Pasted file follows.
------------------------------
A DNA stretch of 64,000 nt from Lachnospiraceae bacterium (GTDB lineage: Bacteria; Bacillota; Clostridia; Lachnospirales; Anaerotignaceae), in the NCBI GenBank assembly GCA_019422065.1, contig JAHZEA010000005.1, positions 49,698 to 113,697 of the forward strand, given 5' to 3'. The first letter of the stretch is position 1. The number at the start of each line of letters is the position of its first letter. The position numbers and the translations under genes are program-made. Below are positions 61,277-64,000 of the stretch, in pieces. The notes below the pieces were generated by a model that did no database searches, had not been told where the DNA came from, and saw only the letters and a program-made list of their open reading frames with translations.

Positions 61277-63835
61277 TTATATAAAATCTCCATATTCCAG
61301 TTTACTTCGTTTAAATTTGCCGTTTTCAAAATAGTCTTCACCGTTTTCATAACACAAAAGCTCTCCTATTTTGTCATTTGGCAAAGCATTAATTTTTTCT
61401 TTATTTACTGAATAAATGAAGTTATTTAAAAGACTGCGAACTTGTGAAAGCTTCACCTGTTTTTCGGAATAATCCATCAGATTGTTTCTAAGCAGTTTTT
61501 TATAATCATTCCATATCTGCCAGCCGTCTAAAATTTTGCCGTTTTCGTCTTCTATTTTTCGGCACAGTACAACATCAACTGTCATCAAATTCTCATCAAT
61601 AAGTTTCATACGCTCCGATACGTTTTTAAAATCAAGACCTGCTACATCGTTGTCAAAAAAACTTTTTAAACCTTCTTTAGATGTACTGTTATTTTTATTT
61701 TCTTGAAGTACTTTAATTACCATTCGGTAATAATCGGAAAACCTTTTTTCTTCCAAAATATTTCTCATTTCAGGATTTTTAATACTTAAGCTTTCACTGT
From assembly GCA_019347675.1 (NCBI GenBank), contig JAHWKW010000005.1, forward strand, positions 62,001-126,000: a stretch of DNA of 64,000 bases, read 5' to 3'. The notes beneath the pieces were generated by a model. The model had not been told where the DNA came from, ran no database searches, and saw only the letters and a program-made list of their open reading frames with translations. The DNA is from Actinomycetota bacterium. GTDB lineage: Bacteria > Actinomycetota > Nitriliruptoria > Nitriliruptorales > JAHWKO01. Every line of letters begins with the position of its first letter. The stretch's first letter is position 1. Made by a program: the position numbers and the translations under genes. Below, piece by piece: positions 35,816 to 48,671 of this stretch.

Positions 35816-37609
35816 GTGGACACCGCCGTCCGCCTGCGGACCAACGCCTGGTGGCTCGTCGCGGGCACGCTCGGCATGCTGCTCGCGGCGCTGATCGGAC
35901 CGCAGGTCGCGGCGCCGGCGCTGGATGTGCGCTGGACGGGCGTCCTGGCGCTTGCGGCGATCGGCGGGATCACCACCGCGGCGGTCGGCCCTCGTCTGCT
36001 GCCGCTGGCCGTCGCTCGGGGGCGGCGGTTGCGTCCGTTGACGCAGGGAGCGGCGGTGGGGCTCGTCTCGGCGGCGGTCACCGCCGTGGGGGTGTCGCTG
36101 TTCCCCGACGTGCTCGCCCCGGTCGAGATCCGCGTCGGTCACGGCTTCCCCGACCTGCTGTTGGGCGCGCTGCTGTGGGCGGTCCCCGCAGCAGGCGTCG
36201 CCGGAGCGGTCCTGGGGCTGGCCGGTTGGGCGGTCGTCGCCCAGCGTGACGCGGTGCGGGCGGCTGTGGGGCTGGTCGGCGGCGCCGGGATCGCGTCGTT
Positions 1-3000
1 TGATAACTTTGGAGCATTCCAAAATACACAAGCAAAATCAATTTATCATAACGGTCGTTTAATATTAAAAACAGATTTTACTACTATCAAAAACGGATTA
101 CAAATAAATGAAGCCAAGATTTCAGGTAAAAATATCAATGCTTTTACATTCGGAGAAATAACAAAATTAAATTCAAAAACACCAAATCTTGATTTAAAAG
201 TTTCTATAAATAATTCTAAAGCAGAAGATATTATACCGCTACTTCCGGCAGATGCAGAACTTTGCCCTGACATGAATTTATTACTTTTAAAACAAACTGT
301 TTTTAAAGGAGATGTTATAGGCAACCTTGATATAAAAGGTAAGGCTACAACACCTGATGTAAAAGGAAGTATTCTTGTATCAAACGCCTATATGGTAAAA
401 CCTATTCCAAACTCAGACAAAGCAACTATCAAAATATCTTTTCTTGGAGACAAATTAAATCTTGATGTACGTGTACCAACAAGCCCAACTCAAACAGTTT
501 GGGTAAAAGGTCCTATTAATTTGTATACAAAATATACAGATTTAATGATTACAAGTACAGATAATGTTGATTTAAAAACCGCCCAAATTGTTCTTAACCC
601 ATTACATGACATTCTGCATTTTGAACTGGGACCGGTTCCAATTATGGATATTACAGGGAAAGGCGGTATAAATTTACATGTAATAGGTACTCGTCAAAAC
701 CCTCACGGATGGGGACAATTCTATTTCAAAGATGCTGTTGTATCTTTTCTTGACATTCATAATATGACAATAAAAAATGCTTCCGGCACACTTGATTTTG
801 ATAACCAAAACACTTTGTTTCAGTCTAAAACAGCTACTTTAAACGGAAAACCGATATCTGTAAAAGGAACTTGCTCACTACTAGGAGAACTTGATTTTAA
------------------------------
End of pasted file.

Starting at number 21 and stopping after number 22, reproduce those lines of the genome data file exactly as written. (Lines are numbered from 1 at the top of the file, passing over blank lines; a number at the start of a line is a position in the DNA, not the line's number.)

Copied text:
401 CCTATTCCAAACTCAGACAAAGCAACTATCAAAATATCTTTTCTTGGAGACAAATTAAATCTTGATGTACGTGTACCAACAAGCCCAACTCAAACAGTTT
501 GGGTAAAAGGTCCTATTAATTTGTATACAAAATATACAGATTTAATGATTACAAGTACAGATAATGTTGATTTAAAAACCGCCCAAATTGTTCTTAACCC